Sometimes smart contracts can be pretty stupid.
All the advantages of an anonymous transaction system, protected by encryption, publicly verified, can be deleted by errant code, malicious actors or poorly defined parameters of an executable agreement.
Hoping to repel the wave of bad contracts, bad code and bad actors, Sagewise, a new startup based in Los Angeles, raised $ 1.25 million to bring to market a service that basically pauses the execution of a contract so that it can be arbitrated in case something goes wrong.
Co-founded by a longtime lawyer, Amy Wan, whose experience ranges from the US Department of Commerce to serve as a consultant for a real estate peer-to-peer investment platform in Los Angeles, and Dan Rice, a longtime entrepreneur working with blockchain, Sagewise works with Ethereum and Hedera Hashgraph (a new distributed ledger technology, which claims to solve some of the aroun-speed transaction processing and security problems that have plagued platforms such as Ethereum and Bitcoin.
The company's technology works as middleware, including an SDK and a contract notification and monitoring service. "The SDK is analogous to an arbitrary clause in the form of a code – when the smart contract runs a function, such execution is delayed for a predefined period of time (ie 24 hours) and users receive a text / email notification related to the execution ne, "Wan wrote me in an email. "If the execution is not the intent of the parties, they can block the execution of the smart contract, giving them the luxury of time to fix all that is wrong."
Sagewise approaches the contract termination process as a market where major business is prioritized. "Once frozen, the parties can correct coding bugs, fix security vulnerabilities or change / terminate the smart contract or resolve a dispute independently. If a dispute can not be resolved, the parties graduate in a market for the resolution of disputes by third-party vendors, "writes Wan. "After all, a $ 5 bar bet would have been settled differently from a $ 5 million business dispute, so we are independent of the challenge process."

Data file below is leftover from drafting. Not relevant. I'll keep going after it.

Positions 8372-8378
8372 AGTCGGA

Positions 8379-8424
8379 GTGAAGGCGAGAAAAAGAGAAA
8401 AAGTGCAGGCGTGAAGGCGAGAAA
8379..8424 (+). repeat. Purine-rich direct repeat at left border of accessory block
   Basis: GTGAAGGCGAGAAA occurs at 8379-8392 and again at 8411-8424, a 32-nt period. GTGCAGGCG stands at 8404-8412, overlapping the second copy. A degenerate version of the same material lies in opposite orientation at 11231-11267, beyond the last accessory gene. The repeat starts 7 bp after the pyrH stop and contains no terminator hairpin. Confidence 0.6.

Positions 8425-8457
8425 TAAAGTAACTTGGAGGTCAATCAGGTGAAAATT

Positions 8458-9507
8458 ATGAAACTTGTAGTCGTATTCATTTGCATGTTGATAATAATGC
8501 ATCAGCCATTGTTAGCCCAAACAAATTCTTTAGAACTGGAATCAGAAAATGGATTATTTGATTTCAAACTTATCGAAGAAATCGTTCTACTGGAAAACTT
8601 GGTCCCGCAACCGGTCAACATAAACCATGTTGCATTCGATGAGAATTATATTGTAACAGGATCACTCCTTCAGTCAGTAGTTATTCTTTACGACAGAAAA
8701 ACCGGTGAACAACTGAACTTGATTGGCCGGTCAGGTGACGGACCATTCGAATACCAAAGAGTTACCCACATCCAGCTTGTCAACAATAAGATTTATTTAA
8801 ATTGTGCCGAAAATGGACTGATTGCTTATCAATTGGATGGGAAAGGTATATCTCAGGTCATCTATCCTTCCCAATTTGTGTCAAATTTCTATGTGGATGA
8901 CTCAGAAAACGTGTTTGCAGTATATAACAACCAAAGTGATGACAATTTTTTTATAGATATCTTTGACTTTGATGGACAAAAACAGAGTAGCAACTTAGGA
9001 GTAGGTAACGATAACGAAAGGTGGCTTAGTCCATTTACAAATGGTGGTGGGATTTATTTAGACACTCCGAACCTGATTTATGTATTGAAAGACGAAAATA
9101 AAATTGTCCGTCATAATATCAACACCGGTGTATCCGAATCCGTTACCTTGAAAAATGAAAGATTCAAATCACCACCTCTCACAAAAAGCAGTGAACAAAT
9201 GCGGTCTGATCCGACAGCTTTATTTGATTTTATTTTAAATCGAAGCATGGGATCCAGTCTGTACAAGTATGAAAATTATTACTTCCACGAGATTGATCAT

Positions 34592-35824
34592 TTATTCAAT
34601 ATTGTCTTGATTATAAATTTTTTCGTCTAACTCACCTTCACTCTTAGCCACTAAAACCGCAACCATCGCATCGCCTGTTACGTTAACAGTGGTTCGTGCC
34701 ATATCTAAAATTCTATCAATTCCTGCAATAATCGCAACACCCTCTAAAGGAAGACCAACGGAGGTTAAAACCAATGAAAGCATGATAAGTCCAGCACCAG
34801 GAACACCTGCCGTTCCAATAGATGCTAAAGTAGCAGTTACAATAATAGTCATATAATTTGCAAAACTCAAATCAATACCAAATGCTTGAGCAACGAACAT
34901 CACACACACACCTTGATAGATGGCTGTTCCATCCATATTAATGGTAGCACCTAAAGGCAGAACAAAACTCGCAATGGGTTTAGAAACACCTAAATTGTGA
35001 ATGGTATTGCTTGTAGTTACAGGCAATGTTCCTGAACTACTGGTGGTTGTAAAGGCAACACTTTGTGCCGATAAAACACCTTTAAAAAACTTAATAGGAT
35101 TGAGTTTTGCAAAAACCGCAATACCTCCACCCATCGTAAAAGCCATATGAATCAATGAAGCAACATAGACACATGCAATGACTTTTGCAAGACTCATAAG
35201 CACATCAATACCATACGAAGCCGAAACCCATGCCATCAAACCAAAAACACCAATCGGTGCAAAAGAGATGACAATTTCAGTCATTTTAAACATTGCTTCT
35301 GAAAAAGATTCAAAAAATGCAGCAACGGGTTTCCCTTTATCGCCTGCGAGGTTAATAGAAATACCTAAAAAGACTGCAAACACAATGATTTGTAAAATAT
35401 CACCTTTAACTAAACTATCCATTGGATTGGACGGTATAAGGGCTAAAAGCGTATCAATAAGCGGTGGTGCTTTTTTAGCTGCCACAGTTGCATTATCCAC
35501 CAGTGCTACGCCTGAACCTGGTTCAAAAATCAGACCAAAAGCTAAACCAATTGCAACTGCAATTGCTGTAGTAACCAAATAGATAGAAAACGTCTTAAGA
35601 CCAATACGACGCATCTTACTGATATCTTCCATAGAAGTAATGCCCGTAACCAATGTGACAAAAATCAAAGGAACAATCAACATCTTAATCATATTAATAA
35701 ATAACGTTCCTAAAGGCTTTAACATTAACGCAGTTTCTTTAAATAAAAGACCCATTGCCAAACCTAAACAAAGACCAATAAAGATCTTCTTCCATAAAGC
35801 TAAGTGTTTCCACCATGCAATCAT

Wavemaker Genesis led the round, which also included strategic investments from affiliates of Ari Paul (Blocktower Capital), Miko Matsumura (Gumi Cryptos), Youbi Capital, Maja Vujinovic (Cipher Principles), Jordan Clifford (Scalar Capital), Terrence Yang (Yang Ventures) and James Sowers.
"Smart contracts are coded by developers and controlled by security auditors, but the quality of encryption and auditing of smart contracts varies drastically across service providers," said Wan, & # 39; CEO of Sagewise, in a statement. "Inevitably, this discrepancy becomes the basis for disputes over smart contracts, which is where Sagewise intervenes to provide the infrastructure that allows the blockchain and smart contracting industry to gain transaction trust."
In an e-mail, Wan elaborated the thesis for me, writing that "smart contracts may have coding errors, security vulnerabilities or parts may have to modify or terminate their smart contracts due to changing situations . "
Contracts could also be challenged if their execution was initiated accidentally or due to the actions of attackers attempting to hack a platform.
"Sagewise seeks to bring transactional trust into the blockchain industry by building a smart security network where smart contracts do not meet the original transactional intent," Wan wrote.